A quiet crisis wrought by indiscriminate federal budget cuts may force more than 2000 low-income Vermonters from their homes by the end of the year.
Housing officials plan to remove 774 households from a program that subsidizes rents for many of the state’s poorest residents. The cuts have already affected hundreds of Vermonters who had been taking part in what’s known as the Section 8 voucher system. No one knows what’s become of many of the tenants who have already been turned out.
Under this 76-year-old New Deal initiative that was expanded by President Lyndon Johnson, local housing authorities negotiate with private landlords to set monthly rent payments for families and individuals who meet income-eligibility criteria. In Chittenden County, the cut-off point is pegged at $34,900 a year for a family of three. But most Section 8 households earn much less. The Washington-based Center for Budget and Policy Priorities estimates that the average annual household income for Section 8 tenants nationwide is $12,500.
Section 8 requires tenants to pay between 30 and 40 percent of their incomes for rent; the program covers the difference between that figure and the monthly amount specified in the lease. Vermont did not contribute to the cost of the 6792 vouchers its residents received last year from the U.S. Department of Housing and Urban Development — valued at $49.3 million.
That deal is changing. Due to the across-the-board federal spending cuts known as sequestration, the state’s Section 8 allocation has been slashed by $5.5 million, resulting in an 11 percent reduction in the number of vouchers available to Vermonters who don’t earn enough money to pay for market-rate housing.
David Yacavone, commisioner of the Department for Children and Families, said that 4400 Vermonters, including 900 children, spent at least one night in state-run shelters last year. The Section 8 cuts mean “the ability to access housing is going to get significantly harder,” he said.
Translation: more homeless Vermonters. Median monthly rent for an apartment in Chittenden County was $918 in 2010, according to the U.S. Census Bureau. A Section 8 household would have to spend 90 percent of an average income of $12,500 to rent a market-value apartment in the Burlington area.
Bill Bissonette, a local landlord who rents to many Section 8 tenants, said revoking a voucher “for a single mom with two little kids means she not only loses her housing — she might also lose her kids.”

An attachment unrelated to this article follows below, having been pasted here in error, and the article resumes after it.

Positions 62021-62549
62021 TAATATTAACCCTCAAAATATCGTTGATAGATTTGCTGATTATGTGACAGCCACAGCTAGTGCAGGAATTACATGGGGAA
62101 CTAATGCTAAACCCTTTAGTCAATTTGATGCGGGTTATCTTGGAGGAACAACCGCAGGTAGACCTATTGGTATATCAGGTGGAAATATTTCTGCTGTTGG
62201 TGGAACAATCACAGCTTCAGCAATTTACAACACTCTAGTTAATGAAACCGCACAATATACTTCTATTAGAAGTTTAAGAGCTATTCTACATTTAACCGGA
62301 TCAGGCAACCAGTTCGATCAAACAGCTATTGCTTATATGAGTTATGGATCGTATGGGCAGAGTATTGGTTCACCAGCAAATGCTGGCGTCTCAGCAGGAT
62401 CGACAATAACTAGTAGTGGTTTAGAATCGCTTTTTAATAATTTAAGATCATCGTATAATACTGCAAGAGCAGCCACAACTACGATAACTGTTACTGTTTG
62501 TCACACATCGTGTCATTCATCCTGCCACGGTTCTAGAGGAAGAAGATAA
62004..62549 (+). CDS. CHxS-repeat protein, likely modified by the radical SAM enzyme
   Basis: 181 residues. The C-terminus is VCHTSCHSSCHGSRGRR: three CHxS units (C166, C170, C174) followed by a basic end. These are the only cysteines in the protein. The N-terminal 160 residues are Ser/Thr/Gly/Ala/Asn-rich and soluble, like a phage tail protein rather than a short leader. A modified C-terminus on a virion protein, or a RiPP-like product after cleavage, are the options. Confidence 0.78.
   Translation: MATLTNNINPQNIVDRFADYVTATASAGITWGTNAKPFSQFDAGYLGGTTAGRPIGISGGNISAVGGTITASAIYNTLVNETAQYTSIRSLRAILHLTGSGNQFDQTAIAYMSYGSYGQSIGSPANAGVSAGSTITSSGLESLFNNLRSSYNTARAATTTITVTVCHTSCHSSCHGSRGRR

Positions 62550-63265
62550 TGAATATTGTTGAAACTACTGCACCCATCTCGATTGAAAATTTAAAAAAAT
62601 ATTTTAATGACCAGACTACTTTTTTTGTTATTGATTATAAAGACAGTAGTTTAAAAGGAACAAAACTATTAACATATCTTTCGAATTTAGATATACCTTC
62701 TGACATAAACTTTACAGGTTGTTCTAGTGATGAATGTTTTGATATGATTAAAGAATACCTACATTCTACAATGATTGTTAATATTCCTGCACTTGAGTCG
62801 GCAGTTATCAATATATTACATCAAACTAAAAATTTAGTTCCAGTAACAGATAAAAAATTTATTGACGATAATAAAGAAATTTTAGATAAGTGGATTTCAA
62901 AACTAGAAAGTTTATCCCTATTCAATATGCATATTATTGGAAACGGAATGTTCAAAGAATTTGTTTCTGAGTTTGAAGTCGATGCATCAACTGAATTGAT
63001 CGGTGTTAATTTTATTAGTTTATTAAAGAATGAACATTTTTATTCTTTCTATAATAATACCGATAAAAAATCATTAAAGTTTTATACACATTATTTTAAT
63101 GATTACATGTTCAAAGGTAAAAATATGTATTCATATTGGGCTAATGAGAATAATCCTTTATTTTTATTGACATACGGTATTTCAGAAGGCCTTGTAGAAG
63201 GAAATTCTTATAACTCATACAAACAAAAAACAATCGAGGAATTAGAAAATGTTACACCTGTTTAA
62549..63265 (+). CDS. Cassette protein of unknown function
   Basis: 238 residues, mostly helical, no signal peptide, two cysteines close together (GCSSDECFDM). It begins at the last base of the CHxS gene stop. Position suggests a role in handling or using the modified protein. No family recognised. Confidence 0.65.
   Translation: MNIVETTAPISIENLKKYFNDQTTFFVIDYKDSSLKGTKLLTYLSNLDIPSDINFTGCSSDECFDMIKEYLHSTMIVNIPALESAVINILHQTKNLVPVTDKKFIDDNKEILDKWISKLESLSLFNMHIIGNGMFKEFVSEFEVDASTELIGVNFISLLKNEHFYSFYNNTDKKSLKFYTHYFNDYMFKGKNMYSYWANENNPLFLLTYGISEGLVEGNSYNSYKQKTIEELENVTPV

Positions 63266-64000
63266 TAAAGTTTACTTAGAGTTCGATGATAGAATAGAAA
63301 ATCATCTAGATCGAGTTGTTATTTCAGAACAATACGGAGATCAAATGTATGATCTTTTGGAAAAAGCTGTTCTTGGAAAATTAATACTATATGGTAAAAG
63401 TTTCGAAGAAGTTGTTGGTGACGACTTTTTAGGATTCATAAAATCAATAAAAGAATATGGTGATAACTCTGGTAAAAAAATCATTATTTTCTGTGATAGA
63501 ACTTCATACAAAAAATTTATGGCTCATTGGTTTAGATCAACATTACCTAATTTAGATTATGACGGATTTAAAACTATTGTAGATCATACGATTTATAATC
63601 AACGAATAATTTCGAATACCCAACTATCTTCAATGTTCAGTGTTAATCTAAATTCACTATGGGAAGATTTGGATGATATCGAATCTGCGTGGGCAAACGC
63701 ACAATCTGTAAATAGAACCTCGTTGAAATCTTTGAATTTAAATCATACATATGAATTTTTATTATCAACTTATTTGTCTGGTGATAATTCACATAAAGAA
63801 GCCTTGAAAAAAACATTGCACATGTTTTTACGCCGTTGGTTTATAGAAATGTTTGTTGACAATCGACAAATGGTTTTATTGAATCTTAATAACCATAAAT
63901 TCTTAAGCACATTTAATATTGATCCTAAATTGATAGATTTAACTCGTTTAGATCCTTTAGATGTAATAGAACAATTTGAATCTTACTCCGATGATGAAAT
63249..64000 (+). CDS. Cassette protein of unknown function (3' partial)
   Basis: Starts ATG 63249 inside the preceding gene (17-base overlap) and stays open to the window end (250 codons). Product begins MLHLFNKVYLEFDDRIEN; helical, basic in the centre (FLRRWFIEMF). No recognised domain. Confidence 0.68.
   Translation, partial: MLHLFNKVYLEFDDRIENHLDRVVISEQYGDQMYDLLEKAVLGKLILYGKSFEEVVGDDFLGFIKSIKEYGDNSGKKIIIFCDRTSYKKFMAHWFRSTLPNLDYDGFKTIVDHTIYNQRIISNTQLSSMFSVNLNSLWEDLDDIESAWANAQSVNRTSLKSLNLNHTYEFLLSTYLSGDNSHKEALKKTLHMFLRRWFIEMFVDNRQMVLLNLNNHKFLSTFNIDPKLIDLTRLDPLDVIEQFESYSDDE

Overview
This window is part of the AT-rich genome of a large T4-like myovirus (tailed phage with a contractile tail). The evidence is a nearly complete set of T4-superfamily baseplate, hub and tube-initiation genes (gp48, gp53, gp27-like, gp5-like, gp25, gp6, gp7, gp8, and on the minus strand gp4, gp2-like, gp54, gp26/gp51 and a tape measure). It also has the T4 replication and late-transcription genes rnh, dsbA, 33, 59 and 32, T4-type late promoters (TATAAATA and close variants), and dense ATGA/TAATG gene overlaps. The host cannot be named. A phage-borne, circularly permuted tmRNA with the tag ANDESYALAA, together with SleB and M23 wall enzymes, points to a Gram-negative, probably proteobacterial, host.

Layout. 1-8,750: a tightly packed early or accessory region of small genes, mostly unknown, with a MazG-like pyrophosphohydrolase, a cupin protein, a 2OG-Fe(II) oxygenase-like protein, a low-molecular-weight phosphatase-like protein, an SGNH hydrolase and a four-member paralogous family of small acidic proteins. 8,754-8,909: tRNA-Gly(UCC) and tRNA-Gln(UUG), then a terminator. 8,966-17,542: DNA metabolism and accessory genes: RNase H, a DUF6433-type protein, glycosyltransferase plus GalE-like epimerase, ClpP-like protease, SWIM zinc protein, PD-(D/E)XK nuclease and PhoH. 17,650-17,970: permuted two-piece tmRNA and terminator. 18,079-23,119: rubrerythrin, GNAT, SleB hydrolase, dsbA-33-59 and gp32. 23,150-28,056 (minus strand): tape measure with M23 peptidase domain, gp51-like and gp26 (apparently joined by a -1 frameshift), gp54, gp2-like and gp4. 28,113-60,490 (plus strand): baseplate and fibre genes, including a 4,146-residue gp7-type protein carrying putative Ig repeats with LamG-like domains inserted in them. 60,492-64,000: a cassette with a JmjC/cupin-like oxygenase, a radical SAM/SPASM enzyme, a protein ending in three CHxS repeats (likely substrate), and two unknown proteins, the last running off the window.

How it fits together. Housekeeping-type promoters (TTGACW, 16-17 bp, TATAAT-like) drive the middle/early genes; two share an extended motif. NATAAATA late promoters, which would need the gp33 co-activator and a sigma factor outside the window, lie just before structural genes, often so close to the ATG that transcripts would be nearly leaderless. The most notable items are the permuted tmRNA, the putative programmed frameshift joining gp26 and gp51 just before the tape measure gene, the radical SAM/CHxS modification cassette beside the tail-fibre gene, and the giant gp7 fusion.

Amanda Benson is one of those mothers with two children currently being forced to vacate a subsidized unit. She tells a complex story involving a partner with drug issues, a ruling by housing officials that he move out of the apartment and some $2000 owed for rent, lights and gas.
“They pretty much set me up for failure,” Benson said of the Section 8 overseers. She received her voucher a year ago, after spending several years on a waiting list, Benson added in an interview in the cluttered Winooski apartment she has to vacate this week. “I was totally honest with them,” she said in regard to her increasingly dire circumstances. “So many people lie, but I was totally honest.”
Where will she and her two adolescent boys go now? “I don’t know,” Benson replied. “Maybe put ourselves in storage?”?
It’s possible Benson and her sons could have remained in their apartment were it not for sequestration. Enforcement of tenant obligations under the federal program has been stepped up in recent months, acknowledges Paul Dettman, director of the Burlington Housing Authority, which administers Section 8 in Winooski as well as in Burlington. “In the past,” he explained, “we’d say, ‘You’ve messed up, but we’ll give you another chance.’ We’re not saying that anymore.”
A recent example involves Susalyn Kirkland, the mother of two boys who were charged last month with assaulting a police officer at the family’s home in Burlington’s Old North End. “They’re trying to take away my Section 8,” Kirkland cried out following a July 31 court hearing on charges of impeding a public officer, disorderly conduct and resisting arrest. The Kirkland family’s case “probably isn’t going to end well,” remarked Bissonette, the owner of the Spring Street apartment that she rents.
Because of the federal cuts, Dettman has no choice but to reduce the number of vouchers assigned to his agency — from 1829 to 1679. Since March, he’s eliminated about half of the targeted 150. Residents of the 343 public housing units his agency operates are not affected by the sequestration.
Not every canceled voucher results in eviction. Some Section 8 tenants die or move out of subsidized housing voluntarily. In most of those cases, vouchers that would normally become available to those on a waiting list are not being issued.